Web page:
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Series 2 | A Finding Aid to the George Grey Barnard papers, circa 1860-1969, bulk 1880-1938 | Digitized Collection

George Grey Barnard papers, circa 1860-1969, bulk 1880-1938

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Series 2: Correspondence, circa 1896-1965
0.7 linear feet
Box 1

This series contains the personal and business correspondence of George Grey Barnard until his death in 1938. Later correspondence consists of the incoming and outgoing correspondence of Barnard's son, Monroe Grey Barnard, mostly in connection with his father's estate and in letters to art historian and Barnard scholar, Harold E. Dickson.
Correspondents include art and antiques dealers, museum directors, curators, and galleries, as well as individuals whom Barnard identified as 'prospects' for either his own sculptural projects or medieval antiquities in his collection. Frequent correspondents include art and antiques dealers M. Dagras et Fils, C. Joret, Ste. Galleries Schutz, D.W. French and Co.; museum directors Edward Forbes (Fogg Art Museum, Harvard Univesity), Robert DeForest (Metropolitan Museum of Art), Fiske Kimball (Philadelphia Museum of Art); and art patrons Arthur M. Huntington and John Gellatly. Handwritten drafts and typed copies of Barnard's outgoing letters are scattered throughout.
Of particular interest are the letters from the early to mid-1920s, the period during which he was trying to sell the medieval art and architectural elements that made up the George Grey Barnard Cloisters. Individuals wrote with proposals, such as artist Calthea Vivian, who hoped to find a home for the collection in California. Museums that expressed interest include the Toledo Museum of Art. Ultimately the collection was purchased by the Metropolitan Museum of Art, with funds provided by John D. Rockefeller. The 1925 folder contains letters providing details concerning the sales agreement.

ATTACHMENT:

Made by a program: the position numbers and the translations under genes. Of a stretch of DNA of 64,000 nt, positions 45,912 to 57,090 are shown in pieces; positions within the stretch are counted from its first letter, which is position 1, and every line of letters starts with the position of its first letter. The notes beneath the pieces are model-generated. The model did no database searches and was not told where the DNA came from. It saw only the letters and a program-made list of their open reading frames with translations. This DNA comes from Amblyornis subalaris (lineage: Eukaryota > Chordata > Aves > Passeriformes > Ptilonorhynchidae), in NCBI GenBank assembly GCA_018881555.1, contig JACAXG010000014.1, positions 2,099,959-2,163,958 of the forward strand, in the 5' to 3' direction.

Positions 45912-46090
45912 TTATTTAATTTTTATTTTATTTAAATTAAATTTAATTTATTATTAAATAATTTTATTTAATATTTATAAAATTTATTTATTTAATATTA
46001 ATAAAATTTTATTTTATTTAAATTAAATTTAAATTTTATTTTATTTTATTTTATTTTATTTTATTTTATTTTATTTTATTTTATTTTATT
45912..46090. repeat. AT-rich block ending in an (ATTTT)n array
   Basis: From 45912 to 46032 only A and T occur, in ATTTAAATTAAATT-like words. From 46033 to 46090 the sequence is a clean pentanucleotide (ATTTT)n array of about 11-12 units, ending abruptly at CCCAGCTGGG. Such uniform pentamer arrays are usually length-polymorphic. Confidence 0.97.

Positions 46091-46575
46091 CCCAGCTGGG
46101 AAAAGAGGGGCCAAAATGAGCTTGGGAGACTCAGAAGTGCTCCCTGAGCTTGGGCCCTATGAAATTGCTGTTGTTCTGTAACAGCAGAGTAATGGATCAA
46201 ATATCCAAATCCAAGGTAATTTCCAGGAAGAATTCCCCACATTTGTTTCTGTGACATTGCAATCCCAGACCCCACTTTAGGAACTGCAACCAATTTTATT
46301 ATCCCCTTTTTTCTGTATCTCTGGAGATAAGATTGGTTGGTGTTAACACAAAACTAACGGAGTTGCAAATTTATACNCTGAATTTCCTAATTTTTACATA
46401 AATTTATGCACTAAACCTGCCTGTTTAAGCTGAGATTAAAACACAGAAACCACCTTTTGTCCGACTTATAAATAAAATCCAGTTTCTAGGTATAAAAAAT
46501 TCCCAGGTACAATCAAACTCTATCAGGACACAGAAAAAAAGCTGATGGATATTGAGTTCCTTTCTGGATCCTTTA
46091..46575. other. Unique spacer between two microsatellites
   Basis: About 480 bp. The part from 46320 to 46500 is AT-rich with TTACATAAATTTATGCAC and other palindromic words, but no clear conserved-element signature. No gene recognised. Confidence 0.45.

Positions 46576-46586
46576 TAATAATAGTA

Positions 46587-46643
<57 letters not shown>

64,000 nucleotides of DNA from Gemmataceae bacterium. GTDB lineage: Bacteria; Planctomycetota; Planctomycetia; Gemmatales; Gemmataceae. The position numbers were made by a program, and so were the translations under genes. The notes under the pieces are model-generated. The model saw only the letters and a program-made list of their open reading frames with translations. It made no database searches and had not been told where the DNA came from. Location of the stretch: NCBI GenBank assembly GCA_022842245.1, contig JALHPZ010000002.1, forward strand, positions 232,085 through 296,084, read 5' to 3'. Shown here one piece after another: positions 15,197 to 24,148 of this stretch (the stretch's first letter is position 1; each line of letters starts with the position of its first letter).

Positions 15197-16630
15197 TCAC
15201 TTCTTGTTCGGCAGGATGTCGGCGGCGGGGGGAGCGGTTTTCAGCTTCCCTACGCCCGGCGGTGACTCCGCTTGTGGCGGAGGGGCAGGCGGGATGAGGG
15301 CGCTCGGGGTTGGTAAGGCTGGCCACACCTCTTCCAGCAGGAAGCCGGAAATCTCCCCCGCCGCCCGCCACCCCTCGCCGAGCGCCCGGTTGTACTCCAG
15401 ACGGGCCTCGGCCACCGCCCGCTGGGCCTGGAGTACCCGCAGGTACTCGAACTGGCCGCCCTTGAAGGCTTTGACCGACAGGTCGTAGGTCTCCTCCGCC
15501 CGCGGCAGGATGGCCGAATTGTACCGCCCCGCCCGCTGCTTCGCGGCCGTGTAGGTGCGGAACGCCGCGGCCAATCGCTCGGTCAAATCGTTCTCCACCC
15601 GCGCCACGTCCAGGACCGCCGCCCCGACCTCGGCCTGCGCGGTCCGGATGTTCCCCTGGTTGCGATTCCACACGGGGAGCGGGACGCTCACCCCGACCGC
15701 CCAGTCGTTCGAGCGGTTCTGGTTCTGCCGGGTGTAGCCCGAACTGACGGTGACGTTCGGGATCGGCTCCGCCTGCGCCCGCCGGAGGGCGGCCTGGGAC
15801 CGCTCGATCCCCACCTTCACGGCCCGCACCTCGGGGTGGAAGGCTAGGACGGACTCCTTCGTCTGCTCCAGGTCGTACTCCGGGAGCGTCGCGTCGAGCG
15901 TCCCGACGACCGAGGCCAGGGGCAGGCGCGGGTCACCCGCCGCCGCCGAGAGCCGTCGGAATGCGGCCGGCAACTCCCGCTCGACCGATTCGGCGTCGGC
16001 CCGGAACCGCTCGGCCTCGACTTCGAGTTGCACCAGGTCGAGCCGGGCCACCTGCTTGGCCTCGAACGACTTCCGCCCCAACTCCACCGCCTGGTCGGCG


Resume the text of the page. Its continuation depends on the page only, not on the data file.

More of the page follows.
Correspondence that post-dates Barnard's death in 1938 includes his son's correspondence with various individuals and institutions concerning his father's estate and the remaining collection of medieval art and architectural elements, which was known as 'The Monastery' or 'The Abbaye.' There is significant correspondence with representatives of the National Cathedral regarding moving the collection to Washington, D.C. However, no correspondence was found relating to the Philadelphia Museum of Art's subsequent acquisition of the bulk of the collection. There is also significant personal correspondence between Monroe and his mother (Edna Monroe Barnard), primarily typed copies of his outgoing letters.
Correspondence is arranged chronologically. A file of undated letters and another that contains a typed list of telegrams and telephone calls has been placed at the end.
This series has been scanned in its entirety.

Make a Request

  • To request an appointment to view materials, make your selections using the checkboxes and click the "Reading Room" button. Please note, you will receive the full box.
  • To request reproductions, make your selections using the checkboxes and click the "Reproduction" button.